Spark A Strong Conversation and Keep It Moving in the Right Direction

The ability to orchestrate and participate in engaging and meaningful conversation is a critical advancement skill but can be a weakness for introverts and extroverts alike. Conversation is about giving and getting the spotlight and creating mutually beneficial exchanges, not simply unloading your elevator pitch. As we rely more on truncated texts and emails to share our thoughts and conduct business remotely, those who are adept at conversing live virtually and in person will be well positioned to build their influence and network.
 
 Conversing successfully with all types of people in varied situations has a lot to do with how you see yourself, and how clear you are about your personal values and vision. “One of the most important mental shifts women, and especially emerging leaders, must make to improve their ability to communicate and influence others is to stop seeing themselves as lucky,” says Raquel Eatmon, founder of the Woman of Power Conference.
 
“Your success is the result of hard work, talent and courage, not luck,” the author and former TV news anchor shares. “It’s wonderful to feel grateful for the opportunities you have, but you must also own your success to be an authentic and powerful communicator.”  
 
Eatmon will lead the session, Take the Floor: How to Deliver an Authentic Message and Move People to Take Action, at the 2021 WFF Leadership Conference. The Conference will be held live virtually and in person March 21-24 in Dallas.
 
Own your competence
Taking ownership of your success means understanding that your competence and dedication drive your career advancement. When you internalize and value your talents and contributions, it helps to stir positive emotions that enable you to convey greater confidence, clearer intentions and enthusiasm that others notice.  
 
Knowing that you know how to act in social situations (including the workplace) can actually increase positive feelings and become an important part of your identity, according to research on work-related social skills from the University of Wisconsin. 
 
Start the conversation
For some people, it is easy enough to respond to questions or report to a supervisor on the status of a project. The tricky part is engaging in casual conversation or small talk. Consider having a few questions at your disposal that are a little out of the ordinary to engage another’s interest. You might ask about their favorite vacation spots, hobbies or a book they love. If you listen closely to their responses, numerous follow-up questions are likely to pop up that will keep the conversation going.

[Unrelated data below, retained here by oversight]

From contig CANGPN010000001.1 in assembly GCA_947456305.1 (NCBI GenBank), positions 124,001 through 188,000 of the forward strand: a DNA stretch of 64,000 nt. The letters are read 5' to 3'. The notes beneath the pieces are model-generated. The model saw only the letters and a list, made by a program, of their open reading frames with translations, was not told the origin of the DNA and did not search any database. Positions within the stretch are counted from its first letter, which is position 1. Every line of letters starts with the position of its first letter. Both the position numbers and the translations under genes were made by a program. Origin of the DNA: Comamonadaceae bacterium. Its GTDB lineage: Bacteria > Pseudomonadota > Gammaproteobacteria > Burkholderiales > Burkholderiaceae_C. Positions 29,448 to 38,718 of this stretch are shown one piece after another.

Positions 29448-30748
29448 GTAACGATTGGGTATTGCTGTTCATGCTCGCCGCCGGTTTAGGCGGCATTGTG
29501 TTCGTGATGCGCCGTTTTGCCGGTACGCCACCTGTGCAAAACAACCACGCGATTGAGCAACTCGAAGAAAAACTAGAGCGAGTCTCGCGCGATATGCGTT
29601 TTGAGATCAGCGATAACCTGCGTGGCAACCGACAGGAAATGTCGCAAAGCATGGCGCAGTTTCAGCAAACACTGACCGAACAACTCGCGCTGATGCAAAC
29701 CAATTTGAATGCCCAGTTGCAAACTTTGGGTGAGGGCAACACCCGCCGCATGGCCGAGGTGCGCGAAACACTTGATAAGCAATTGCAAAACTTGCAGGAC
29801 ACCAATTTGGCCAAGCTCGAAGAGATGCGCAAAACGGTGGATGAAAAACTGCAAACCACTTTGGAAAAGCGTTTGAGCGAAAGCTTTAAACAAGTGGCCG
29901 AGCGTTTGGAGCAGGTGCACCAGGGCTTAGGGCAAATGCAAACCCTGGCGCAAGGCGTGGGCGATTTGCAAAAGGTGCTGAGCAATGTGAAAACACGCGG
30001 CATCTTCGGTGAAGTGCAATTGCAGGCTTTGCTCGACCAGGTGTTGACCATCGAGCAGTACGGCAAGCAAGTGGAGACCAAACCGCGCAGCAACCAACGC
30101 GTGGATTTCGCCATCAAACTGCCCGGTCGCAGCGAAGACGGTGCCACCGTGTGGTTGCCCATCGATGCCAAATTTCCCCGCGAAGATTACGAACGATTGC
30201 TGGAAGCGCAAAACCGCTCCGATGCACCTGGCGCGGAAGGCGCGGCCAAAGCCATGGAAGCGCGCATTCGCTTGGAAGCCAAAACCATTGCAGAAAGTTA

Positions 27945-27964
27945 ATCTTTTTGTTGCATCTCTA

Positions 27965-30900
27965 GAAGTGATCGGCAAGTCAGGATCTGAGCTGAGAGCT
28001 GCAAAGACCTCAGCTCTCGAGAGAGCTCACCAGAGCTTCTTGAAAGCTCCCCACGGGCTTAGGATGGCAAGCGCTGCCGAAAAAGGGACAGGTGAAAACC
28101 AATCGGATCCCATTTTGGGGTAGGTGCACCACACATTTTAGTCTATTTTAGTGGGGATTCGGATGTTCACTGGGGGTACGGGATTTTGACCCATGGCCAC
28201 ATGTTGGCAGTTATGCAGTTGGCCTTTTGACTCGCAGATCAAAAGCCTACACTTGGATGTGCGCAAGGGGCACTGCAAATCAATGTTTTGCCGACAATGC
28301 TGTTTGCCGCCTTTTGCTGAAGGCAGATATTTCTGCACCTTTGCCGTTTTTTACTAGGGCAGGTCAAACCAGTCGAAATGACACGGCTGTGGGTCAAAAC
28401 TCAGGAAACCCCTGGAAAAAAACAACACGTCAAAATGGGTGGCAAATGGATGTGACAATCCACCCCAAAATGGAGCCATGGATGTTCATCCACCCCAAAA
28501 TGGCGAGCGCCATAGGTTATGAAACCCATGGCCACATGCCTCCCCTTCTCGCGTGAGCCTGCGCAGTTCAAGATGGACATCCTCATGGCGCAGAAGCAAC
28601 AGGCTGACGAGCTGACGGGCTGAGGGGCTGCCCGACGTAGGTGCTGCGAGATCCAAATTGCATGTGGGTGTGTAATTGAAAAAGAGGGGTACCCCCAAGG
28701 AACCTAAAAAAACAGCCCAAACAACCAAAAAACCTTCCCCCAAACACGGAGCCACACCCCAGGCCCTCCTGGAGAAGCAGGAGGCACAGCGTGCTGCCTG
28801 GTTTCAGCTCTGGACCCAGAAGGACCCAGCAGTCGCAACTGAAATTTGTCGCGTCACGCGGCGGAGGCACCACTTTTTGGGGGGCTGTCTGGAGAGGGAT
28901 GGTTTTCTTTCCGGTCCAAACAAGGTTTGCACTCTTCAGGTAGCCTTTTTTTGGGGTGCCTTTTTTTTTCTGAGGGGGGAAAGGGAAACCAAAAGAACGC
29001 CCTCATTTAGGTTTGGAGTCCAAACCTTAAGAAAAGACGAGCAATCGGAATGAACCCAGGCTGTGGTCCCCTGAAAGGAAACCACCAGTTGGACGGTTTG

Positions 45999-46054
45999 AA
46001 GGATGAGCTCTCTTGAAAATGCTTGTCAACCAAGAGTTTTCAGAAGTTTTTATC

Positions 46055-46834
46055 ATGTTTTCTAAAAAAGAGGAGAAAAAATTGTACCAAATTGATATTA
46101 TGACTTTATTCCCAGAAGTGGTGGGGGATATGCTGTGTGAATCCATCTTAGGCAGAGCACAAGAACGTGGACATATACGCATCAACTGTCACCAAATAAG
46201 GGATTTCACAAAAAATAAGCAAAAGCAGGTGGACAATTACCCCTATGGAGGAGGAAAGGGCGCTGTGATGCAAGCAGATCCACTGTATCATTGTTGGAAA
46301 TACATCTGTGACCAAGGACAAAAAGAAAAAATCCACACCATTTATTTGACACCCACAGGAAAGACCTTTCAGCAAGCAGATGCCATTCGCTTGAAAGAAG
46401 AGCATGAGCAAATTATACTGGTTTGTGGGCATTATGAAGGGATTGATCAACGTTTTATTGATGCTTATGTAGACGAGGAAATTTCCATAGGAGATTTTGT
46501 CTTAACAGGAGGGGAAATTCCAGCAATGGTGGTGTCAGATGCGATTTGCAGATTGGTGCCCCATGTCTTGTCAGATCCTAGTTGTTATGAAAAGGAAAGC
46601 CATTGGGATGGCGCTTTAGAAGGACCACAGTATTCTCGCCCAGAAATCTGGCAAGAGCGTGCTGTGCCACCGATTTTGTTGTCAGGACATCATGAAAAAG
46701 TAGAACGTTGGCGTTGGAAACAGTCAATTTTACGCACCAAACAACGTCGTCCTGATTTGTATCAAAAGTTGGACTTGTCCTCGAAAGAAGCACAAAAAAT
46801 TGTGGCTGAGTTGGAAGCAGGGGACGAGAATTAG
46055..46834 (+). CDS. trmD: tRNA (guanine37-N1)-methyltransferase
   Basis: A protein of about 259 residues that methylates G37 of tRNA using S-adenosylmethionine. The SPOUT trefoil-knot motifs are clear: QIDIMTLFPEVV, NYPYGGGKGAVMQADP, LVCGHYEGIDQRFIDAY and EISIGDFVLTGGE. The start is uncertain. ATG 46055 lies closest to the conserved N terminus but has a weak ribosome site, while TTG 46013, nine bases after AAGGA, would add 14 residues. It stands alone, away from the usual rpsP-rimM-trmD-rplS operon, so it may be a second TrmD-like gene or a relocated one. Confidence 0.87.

Eatmon also suggests using those sometimes-awkward spaces before a meeting (when just one or two are gathered and waiting) to seek input or support for a specific agenda item. You might also ask what others are most looking forward to sharing with the group that day.
 
She is not a fan, however, of memorizing an elevator pitch for these moments or an unexpected encounter with a senior leader. “Instead of trying to memorize specific lines, think about three things you are proficient at and passionate about related to your work,” she advises.  “You will feel prepared without sounding rehearsed or getting confused if you forget memorized lines.”
 
How you say it
Content is critical but how you speak dramatically impacts how your message is received. Allowing your voice to trail off at the end of a sentence or to rise as if you are asking a question can signal uncertainty and a lack of confidence. Filler words, such as um, uh and like can also damage credibility. Before you start talking, briefly think through what you plan to say so you can keep it succinct and finish strong. Rambling on, repeating yourself and allowing your voice to fade as you conclude will degrade the impact of your message.
 
Deliver an authentic message
Eatmon suggests homing in on what she calls the “Three Vs” to deliver an effective and authentic message with the power to influence others. “When you think about your values, vision and voice before you speak, you will be much clearer about what you want to say and why,” she says.
 
“Starting from those anchors will help you deliver a clear, strong message with well-chosen words that reflect your values. Your commitment and enthusiasm will also shine through and increase your influence,” she adds.
 
“Push yourself to speak at every meeting you attend as an active participant,” Eatmon urges. “Even if it makes you nervous, knowing that you are committed to speaking will help you sharpen those skills. When you do speak, remember that luck did not put you in that room or in that seat. You are a strong contributor, a critical member of the team and, frankly, a gift.”
 
REGISTER for the 2021 Leadership Conference to learn more with Eatmon and a powerful slate of subject matter experts and industry leaders.

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